I forgot to note that the cabinetmaker recommended the U shape as the most bang for my buck and the layout likely to provide the best home value/resale bump.

  • cupofkindnessgw
    11 months ago

    Please post pictures of your space and floor plans for each option. You will get more helpful comments by doing so. Thank you.

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  • HU-918119203
    11 months ago

    Can you wait a year? Prices for everything are extremely high. And a year gives you more time to sock away some money.

  • Cheryl Smith
    11 months ago
    last modified: 11 months ago

    I would go for the U shape if it gives you a better working space, more counter and cabinet space. I would spring for everything you want as far as cabinets and flooring because they are the hardest and most expensive to change later. get the soft close... they are so nice. keep your appliances if they still work and replace them when they stop working or you have the money. same with cabinet pulls and countertops. but really it may be beneficial to wait until you have enough to do it right the first time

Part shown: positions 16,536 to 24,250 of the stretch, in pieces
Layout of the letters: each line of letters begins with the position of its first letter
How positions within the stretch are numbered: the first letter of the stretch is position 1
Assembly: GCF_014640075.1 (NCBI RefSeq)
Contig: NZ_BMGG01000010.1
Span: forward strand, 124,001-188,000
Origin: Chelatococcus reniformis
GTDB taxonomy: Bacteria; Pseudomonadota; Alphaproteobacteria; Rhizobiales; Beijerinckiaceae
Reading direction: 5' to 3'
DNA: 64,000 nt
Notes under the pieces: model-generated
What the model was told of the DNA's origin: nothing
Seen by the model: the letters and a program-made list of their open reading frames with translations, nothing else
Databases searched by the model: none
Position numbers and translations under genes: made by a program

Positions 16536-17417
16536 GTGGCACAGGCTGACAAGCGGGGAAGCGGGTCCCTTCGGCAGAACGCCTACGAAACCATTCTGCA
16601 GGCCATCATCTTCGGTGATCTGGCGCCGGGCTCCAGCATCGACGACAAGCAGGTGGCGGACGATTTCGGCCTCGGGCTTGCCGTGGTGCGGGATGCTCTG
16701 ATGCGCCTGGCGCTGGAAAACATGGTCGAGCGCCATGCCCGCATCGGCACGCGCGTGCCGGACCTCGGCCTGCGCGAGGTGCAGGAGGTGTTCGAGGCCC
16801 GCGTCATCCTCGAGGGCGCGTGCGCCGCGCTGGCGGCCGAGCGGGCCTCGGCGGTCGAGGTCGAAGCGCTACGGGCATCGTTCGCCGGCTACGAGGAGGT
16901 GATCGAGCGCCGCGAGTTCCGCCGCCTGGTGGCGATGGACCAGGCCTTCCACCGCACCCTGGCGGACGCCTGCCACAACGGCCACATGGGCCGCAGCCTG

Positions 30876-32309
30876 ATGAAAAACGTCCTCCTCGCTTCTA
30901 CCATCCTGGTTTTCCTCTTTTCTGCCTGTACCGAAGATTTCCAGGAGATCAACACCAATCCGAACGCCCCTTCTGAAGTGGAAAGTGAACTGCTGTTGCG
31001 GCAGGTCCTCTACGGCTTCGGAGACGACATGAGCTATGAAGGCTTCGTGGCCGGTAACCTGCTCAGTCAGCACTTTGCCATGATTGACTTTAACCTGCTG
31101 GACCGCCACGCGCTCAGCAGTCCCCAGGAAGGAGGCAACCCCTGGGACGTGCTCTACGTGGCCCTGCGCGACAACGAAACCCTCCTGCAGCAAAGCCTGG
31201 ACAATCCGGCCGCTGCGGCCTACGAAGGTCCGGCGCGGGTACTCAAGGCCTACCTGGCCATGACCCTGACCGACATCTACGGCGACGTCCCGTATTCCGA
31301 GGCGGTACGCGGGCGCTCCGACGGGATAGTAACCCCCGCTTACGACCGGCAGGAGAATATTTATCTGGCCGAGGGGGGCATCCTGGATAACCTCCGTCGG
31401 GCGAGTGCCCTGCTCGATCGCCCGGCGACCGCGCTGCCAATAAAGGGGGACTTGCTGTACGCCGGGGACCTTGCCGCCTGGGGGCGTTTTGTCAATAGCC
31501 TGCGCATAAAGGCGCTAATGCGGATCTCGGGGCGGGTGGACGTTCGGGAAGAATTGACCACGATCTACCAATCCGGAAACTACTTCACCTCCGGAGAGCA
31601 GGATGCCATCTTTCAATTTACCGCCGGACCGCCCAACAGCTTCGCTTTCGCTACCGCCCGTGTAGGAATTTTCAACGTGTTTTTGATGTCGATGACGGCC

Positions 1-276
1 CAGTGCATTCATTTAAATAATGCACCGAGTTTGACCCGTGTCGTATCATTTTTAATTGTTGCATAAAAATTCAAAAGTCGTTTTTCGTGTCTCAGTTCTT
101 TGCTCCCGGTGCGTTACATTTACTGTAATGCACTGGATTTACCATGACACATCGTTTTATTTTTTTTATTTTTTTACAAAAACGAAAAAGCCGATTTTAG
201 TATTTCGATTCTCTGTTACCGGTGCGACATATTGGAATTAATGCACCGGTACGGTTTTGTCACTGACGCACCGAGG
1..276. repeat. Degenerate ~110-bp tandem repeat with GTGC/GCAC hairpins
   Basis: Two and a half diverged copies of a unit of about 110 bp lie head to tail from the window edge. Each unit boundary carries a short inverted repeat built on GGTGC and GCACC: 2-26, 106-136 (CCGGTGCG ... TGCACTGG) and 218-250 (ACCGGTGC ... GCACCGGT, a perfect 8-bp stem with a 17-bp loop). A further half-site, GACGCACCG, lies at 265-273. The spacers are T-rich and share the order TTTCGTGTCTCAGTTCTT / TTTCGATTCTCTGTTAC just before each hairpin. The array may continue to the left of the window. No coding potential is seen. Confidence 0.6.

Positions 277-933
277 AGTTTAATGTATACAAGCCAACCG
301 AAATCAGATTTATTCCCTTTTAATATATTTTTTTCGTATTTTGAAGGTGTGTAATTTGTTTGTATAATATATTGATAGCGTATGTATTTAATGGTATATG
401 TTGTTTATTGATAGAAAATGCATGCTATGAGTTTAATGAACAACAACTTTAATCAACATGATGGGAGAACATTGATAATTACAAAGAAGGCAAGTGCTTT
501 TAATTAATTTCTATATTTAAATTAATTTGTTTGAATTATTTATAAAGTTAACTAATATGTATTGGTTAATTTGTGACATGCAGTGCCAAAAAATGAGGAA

• mcarroll16
    11 months ago

    You definitely need to post the competing floorplans to get the best advice. In my experience, galleys put the counterspace where it's the most useful. U kitchens have more counter, but a lot of it is far from the main prep space. But it always comes down to the exact space and layout.

  • PRO
    Patricia Colwell Consulting
    11 months ago

    We need to scale floor pland and cabinet makers are not kitchen designers the same as contractors or freally cabinet sales people . Post a to scale plan here in a comment use graph paper it makes it easier to de scaled drawings show windows , doorways where the doorways lead all measurements clearly marked and posted in jpeg formt. Then you will get lots of free advice about what makes a perfect kitchen BTW galley kitchens if done right are really functional.I like ture pullout pantries as opposed to a door and then pullout shelves . I love a base to be drawers I tore so much stuff in drawers . all my baking supplies, spices pots pans dishes glassware etc.

  • HU-81895831
    Original Author
    11 months ago

    I have really had to wait a while so far. I think I started looking into things about 2 years ago and this cabinetmaker is finally available. He mentioned likely having install by July if I give him the go ahead but I do agree that things cost so much lately.